Cost-effectiveness of Xpert MTB/RIF and investing in health care in Africa
CITATION: Dheda, K., Theron, G. & Welte, A. 2014. Cost-effectiveness of Xpert MTB/RIF and investing in health care in Africa. Lancet Global Health, 2(10):e554–e556, doi:10.1016/S2214-109X(14)70305-5.
The original publication is available at http://www.thelancet.com/journals/langlo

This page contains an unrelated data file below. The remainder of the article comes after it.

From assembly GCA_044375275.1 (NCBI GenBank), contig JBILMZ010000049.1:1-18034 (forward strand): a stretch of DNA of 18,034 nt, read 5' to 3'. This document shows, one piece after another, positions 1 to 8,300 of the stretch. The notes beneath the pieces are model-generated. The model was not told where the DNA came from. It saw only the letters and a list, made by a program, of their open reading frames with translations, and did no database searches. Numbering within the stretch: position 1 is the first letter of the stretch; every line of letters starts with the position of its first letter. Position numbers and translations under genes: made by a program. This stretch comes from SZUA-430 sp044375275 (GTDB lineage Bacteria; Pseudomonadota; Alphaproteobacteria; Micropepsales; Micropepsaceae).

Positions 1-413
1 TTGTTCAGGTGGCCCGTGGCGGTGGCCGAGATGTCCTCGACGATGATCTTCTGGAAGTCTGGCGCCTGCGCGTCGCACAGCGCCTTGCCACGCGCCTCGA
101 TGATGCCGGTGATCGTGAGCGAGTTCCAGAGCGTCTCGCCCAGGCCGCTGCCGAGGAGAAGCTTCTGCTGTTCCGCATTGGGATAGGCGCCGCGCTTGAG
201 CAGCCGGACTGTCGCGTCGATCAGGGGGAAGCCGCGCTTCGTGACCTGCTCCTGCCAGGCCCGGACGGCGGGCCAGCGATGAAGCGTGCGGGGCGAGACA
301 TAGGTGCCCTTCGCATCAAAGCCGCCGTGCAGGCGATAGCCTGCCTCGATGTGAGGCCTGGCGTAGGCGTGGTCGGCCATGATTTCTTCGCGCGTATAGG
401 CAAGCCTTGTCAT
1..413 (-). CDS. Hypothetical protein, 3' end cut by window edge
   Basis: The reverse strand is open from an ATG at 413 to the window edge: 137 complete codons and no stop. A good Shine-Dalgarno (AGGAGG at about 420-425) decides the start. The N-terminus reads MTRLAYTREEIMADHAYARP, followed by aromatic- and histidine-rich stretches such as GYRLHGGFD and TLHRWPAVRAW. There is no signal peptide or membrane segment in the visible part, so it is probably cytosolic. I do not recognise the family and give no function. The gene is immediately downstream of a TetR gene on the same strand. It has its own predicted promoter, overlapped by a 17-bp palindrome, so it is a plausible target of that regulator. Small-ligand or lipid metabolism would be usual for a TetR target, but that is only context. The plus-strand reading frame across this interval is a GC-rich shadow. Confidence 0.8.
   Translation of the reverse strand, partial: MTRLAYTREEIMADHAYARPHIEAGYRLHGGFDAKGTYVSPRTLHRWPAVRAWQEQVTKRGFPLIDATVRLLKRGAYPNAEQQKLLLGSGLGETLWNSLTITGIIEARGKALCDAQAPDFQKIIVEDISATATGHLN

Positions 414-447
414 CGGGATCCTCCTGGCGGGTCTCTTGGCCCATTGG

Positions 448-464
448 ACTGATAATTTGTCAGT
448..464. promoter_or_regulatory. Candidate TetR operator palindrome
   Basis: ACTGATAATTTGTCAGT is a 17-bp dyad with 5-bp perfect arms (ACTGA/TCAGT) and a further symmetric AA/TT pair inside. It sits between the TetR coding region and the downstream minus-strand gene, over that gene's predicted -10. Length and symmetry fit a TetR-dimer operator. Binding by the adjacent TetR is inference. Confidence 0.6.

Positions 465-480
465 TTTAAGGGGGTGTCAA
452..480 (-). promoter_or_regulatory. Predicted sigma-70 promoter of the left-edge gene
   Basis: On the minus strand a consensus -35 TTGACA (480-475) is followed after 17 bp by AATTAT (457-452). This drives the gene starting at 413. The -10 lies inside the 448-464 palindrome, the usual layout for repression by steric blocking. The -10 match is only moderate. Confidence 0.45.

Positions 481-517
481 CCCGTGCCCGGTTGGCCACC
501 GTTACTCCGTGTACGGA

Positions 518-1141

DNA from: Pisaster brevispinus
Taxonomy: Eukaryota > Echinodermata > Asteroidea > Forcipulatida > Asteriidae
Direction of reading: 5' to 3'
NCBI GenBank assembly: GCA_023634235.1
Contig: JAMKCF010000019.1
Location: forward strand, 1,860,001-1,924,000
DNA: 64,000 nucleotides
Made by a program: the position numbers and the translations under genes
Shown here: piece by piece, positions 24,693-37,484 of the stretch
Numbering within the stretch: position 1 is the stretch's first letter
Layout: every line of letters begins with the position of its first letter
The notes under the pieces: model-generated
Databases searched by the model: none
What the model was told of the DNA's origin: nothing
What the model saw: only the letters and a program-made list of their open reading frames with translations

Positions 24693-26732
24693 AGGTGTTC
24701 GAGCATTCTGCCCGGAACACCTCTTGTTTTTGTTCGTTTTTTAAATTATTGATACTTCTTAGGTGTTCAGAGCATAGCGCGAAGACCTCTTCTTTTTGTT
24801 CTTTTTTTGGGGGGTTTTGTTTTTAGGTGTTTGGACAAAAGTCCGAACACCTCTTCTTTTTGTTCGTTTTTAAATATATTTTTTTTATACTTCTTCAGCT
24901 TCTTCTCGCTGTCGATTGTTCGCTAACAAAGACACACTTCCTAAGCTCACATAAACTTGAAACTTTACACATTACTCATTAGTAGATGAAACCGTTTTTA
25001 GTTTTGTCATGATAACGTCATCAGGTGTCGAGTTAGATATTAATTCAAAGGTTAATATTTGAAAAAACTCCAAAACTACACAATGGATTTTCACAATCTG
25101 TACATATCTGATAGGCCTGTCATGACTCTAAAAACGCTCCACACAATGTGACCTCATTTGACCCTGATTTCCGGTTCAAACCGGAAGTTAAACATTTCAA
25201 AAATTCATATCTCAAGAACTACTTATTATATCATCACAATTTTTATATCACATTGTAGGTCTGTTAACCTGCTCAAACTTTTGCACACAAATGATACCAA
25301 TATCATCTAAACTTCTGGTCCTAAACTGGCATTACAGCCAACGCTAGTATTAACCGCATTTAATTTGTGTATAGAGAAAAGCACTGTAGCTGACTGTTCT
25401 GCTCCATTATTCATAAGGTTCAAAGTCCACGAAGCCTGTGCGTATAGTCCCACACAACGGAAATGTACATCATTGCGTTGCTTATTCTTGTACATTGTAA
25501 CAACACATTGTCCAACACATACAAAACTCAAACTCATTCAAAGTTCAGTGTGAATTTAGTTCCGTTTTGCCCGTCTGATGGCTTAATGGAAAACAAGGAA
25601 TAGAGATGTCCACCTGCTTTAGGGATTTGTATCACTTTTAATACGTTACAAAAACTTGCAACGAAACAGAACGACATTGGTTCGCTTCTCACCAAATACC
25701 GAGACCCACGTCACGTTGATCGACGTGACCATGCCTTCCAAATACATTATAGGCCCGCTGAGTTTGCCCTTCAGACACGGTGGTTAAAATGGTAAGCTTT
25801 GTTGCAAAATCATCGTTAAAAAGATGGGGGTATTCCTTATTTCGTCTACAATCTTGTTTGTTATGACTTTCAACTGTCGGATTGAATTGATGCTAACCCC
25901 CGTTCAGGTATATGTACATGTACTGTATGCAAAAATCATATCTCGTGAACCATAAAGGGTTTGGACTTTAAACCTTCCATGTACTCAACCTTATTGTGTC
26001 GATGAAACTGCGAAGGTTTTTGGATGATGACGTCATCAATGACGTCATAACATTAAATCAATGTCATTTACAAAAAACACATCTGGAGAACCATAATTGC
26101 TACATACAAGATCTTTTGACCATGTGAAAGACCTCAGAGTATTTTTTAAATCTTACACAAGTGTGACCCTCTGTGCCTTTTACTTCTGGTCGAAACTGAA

The Xpert MTB/RIF assay is an accurate test for the diagnosis of tuberculosis when an adequate sputum sample can be obtained; even in smear-negative tuberculosis the sensitivity is about 67%.1, 2 Although the assay turnaround time is under 2 h, depending on the health-care setting, time to tuberculosis treatment can be 2 weeks or more in a substantial number of patients.3 The technology has now been endorsed by WHO as a frontline test for tuberculosis in populations where there is a high incidence of HIV.4 Indeed, several countries in Africa are rolling out Xpert MTB/RIF.5 However, for expanded and sustained uptake, governments and policy makers require information about the cost-effectiveness of the technology to allow for appropriate planning and allocation of health-care resources. Cost-effectiveness must be balanced against affordability and sustainability. Thus, although the diagnostic accuracy of the technique is not in doubt, questions remain about the cost-effectiveness of the technology given that the overall number of patients treated for tuberculosis can remain unchanged6 and given the high rates of empirical treatment in resource-poor health-care settings.7